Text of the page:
One of our favorite things to do with our students is to create interactive notebooks. We absolutely love it because it is a really great way to start off your systematic, structured, reading intervention. It's also a great way to keep students engaged!Read More
OU has two sounds. To help our students remember these sounds, we use the key phrase “Trout Soup” because it can say /ow/ like in trout and /oo/ like in soup. The visual of fish soup is one the students don’t forget very easily! Keep reading for more tips, tricks and vowel team activities!Read More
Multisensory teaching is a popular concept in research-based reading instruction, but the problem is that most teachers, interventionists, specialists (including US!) completely misunderstand what is needed to create multisensory reading and spelling instruction. We will show you the most effective and easiest way to incorporate multisensory instruction without the mess!Read More
Reading intervention for struggling readers, such as those with dyslexia or other reading disabilities needs to be systematic, sequential, cumulative, targeted, research-based…the list goes on and on. But how do you come up with a lesson plan that has reading and spelling activities that hits on all of these targets for your struggling readers? Well look no further, we are giving you behind the scenes access to our comprehensive lesson plans that leave nothing out for your struggling readers so that they can get to grade level once and for all and you can stop spending all your time planning.Read More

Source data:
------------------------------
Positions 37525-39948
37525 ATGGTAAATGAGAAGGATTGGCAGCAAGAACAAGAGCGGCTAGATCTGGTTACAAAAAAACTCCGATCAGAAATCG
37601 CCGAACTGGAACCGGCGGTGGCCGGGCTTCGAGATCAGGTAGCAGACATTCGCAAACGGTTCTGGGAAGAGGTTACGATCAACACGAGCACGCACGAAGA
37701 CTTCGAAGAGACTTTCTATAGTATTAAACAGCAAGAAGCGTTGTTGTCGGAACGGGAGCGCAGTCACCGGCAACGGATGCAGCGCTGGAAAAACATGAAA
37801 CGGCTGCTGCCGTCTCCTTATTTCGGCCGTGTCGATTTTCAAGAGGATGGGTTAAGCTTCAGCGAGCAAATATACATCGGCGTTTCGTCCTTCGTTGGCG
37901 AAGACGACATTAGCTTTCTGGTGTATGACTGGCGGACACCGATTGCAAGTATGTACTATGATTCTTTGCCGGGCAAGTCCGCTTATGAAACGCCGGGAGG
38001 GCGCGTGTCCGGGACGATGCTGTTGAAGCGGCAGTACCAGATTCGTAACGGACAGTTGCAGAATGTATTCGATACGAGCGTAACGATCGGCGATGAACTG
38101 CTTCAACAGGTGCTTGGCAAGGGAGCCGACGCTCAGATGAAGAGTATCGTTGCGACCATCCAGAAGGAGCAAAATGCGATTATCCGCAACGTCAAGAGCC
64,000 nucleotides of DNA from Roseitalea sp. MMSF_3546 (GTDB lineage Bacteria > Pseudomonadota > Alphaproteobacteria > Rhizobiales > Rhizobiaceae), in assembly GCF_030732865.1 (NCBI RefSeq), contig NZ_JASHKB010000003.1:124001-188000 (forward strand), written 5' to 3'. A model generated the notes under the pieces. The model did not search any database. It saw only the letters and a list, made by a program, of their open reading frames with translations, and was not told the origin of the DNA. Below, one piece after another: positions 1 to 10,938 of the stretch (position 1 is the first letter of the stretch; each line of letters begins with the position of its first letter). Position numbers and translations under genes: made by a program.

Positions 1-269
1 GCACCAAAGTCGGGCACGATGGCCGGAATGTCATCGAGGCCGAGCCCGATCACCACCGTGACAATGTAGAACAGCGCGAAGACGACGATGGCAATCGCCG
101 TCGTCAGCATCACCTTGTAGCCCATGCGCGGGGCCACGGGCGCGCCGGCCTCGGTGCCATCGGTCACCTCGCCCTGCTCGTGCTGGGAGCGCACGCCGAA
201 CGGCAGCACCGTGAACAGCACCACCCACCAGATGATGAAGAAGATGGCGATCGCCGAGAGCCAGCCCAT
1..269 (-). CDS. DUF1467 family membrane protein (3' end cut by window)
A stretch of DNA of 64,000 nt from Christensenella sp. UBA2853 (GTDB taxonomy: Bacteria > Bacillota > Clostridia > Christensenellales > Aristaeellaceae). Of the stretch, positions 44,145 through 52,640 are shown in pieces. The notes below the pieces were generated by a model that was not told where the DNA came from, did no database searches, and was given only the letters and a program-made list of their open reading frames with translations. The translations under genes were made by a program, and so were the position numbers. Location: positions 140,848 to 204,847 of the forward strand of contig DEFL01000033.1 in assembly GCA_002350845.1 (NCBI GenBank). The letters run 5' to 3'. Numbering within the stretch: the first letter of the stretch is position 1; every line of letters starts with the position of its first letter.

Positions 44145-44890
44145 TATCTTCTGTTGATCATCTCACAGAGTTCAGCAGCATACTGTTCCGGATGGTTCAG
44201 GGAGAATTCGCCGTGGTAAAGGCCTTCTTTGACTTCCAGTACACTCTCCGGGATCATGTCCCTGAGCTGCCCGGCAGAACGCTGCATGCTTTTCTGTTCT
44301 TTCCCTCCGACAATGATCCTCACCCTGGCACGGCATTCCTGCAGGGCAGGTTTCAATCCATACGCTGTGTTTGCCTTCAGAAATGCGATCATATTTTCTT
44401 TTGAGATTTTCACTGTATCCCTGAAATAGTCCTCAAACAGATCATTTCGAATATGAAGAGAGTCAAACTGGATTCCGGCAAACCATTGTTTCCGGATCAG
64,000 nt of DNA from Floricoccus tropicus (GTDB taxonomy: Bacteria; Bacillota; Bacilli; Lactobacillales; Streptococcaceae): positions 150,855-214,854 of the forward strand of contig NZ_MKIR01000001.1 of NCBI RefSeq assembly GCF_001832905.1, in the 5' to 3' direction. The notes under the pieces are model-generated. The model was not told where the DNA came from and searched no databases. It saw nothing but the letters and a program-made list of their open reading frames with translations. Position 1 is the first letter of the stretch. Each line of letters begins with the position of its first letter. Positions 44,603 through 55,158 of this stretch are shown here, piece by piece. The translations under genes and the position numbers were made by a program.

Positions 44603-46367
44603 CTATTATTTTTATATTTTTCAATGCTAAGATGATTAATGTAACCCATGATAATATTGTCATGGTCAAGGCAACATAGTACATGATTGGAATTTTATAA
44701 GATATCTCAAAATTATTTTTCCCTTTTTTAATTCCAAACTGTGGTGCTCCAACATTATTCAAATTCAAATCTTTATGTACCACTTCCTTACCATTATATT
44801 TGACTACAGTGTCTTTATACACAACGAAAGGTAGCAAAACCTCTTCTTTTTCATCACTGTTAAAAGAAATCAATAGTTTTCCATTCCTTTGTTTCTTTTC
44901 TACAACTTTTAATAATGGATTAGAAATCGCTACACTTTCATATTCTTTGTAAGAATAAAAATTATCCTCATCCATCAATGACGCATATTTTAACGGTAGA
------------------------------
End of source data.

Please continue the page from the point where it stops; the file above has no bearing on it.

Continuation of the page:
So this can be one of the most challenging things we face as reading interventionists - what activities do I pull to target specific weaknesses for my struggling readers? And how can I do that without spending a TON of extra time that I don’t really have?
We all want the very best for our students, it’s our mission and our goal to be providing the best possible instruction to help completely eliminate reading and spelling gaps.Read More
Welcome to week 4 in our series of The Reading & Spelling Rules That Nobody Taught You. In this post, we are going to talk about the fourth syllable type we teach to our students, Open Syllables.
The Open Syllable is the opposite of a Closed Syllable. In an open syllable, you have a vowel left alone at the end of the syllable. Our students like to remember that when nothing is behind the vowel, it can go for a looooong run and say its loooooong sound.Read More
So we’ve been talking all about the reading and spelling rules that were brand new to us when we began to learn about Structured Literacy and the “science” behind the English language. Today, we are going to talk a little about the “Bossy-R” or the R-controlled syllable type. This one is a challenge!!!Read More